DW: Mr. President, when you look back at the year 1989, how did you personally view the fall of the Berlin Wall?
President George H.W. Bush: Although personally elated over what appeared to have happened, I was immediately wary about offering hasty comments to the media. We had to be careful how we portrayed our response to the good news, and anticipate not only President Gorbachev's reaction - but also that of his opposition within the Soviet Union. It was not a time to gloat.
How did you and West German Chancellor Helmut Kohl manage to convince Gorbachev that Germany should be reunited and be a member of NATO?
We worked very hard to set a constructive and collaborative tone as reunification was being debated. We felt strongly that reunification and a new Europe, whole and free, should not come at the expense of other nations. It had to come with and through them - both East and West. We were conscious not to cast the changes taking place around us in terms of winners and losers.
Then-Chancellor Kohl stressed that the close and trusting relationship with you was essential for a successful reunification of Germany. Do you remember the most crucial decisions you had to make?
The single most crucial decision we had to make - whether or not to support German unification - was in the end not a difficult one particularly because of the close and trusting relationship to which you refer.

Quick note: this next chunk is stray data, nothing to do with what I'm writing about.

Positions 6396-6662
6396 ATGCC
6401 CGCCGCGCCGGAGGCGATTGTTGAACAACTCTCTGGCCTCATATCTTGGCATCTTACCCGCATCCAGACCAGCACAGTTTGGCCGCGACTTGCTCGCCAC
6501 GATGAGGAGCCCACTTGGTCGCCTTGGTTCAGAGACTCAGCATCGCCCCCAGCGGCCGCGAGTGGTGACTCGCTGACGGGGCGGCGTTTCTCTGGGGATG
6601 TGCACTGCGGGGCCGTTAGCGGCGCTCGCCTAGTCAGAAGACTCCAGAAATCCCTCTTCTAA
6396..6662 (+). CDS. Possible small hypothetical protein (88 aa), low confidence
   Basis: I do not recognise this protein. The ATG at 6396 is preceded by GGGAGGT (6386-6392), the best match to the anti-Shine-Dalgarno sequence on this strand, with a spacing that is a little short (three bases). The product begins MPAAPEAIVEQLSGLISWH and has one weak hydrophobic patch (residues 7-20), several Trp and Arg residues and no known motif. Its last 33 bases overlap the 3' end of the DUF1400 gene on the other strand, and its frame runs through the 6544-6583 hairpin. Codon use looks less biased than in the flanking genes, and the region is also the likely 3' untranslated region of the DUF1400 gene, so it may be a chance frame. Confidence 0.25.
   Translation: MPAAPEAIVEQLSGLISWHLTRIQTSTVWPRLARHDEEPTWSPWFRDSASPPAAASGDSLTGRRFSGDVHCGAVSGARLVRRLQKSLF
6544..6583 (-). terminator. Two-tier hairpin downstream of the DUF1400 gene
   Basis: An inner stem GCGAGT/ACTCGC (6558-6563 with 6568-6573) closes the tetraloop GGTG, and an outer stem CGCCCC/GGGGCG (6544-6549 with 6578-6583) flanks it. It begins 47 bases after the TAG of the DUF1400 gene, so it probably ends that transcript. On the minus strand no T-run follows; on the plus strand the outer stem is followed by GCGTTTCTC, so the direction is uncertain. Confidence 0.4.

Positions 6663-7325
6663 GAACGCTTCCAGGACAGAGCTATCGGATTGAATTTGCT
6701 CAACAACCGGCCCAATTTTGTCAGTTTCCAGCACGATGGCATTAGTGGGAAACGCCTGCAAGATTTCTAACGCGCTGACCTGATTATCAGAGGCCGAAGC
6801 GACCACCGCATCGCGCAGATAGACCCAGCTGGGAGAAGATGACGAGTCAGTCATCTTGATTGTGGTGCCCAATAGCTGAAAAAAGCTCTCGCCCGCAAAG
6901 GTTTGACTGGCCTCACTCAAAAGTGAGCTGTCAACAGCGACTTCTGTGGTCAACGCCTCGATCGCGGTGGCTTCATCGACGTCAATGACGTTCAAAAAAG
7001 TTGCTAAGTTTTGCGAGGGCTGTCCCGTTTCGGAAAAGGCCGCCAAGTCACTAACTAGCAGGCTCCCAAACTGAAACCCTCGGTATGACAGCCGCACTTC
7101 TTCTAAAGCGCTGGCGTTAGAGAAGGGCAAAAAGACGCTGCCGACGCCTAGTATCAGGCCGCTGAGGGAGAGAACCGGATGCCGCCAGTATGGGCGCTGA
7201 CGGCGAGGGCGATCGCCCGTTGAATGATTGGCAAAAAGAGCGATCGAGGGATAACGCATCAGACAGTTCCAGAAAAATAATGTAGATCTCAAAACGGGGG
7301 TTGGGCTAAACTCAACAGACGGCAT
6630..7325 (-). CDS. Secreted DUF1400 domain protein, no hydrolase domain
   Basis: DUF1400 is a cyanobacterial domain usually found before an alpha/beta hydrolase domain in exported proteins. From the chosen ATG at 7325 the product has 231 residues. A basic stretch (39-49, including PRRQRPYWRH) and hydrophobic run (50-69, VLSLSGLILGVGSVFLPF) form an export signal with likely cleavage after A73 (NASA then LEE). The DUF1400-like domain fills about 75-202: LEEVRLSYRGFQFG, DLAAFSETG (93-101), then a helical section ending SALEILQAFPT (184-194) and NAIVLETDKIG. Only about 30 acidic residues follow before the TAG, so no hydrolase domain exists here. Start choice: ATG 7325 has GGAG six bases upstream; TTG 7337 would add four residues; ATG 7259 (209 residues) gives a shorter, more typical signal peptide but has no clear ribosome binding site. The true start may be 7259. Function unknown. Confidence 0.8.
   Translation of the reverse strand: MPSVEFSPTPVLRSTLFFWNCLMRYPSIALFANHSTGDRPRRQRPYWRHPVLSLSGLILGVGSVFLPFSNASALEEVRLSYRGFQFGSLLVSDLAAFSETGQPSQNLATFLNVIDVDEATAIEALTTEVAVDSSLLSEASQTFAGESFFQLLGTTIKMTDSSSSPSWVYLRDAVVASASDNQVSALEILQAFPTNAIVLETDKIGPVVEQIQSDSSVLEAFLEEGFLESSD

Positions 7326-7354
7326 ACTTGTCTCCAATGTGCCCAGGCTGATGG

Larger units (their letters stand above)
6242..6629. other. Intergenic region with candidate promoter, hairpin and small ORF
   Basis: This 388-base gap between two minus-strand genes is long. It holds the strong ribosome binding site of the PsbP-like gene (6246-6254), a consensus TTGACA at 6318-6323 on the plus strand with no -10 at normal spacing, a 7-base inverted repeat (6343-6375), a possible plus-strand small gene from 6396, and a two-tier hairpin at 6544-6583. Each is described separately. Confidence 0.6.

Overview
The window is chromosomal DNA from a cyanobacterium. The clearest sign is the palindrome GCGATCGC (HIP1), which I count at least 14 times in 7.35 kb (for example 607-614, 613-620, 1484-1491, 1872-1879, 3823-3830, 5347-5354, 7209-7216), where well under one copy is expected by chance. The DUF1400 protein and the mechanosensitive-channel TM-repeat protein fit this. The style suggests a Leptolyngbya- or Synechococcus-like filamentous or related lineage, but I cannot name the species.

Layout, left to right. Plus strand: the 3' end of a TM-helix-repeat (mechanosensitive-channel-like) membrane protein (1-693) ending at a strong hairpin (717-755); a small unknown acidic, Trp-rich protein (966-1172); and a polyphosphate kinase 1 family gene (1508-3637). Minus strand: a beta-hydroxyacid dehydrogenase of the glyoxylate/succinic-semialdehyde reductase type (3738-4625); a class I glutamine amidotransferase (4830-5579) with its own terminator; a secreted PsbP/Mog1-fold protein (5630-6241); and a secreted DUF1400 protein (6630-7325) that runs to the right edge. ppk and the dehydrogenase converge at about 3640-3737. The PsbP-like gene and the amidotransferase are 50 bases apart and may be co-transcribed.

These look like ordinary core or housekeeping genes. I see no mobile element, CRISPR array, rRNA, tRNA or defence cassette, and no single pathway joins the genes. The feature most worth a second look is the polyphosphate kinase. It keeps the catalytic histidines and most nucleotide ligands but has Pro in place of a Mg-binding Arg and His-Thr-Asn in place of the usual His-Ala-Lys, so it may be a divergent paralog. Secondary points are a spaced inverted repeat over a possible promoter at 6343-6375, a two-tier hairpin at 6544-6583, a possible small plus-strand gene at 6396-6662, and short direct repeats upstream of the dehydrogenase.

In your address to the German people on the reunification of Germany [on October 2, 1990 - eds.] you said, "A world without the wall would mean that Germany would contribute in full measure as a force for peace and stability in world affairs." Has Germany fulfilled your expectations?
Yes, and then some! To see a united Germany tackle the tough challenges associated with unification and go on to play a leading and constructive role on a host of regional and global issues has been truly wonderful to witness.
Since participating in what you have termed a partnership in leadership with Germany, the world has changed dramatically in ways that affect the German-American relationship. Do you think both countries' commitment to the Atlantic Alliance is still strong enough to face new global challenges such as the Ukraine crisis or the turmoil in the Middle East?
I am optimistic about the US and Germany and our common future in large part because I believe there are more than enough people in both countries who understand we can accomplish much more as allies and partners than we might do otherwise.
Germany wants to take more responsibility in foreign affairs. In your view, does this mean that Germany should strengthen its military contribution to the coalition led by the US to combat the "Islamic State" group?
I will let Chancellor Merkel, for whom I have great respect, and her advisors sort out that internal question for Germany. I have never been much for doling out unsolicited advice, and less so at age 90.
In your address to the German people, you emphasized that Americans and Germans share the same values. Since the NSA revelations, polls show that Germans dispute this; they distrust the US. What needs to be done to reestablish trust and strengthen the ties between Germany and the US?
I hope the anniversary we are marking will perhaps refresh in our collective minds the serious commitment that the American people and their government have made to Germany and its welfare dating back not just to 1989, but to 1945. I hope any recent and real irritants that may have erupted will not obscure that far bigger and more enduring picture.
George Herbert Walker Bush served as president of the United States from 1989 to 1993. He was interviewed by Gero Schliess in Washington, DC.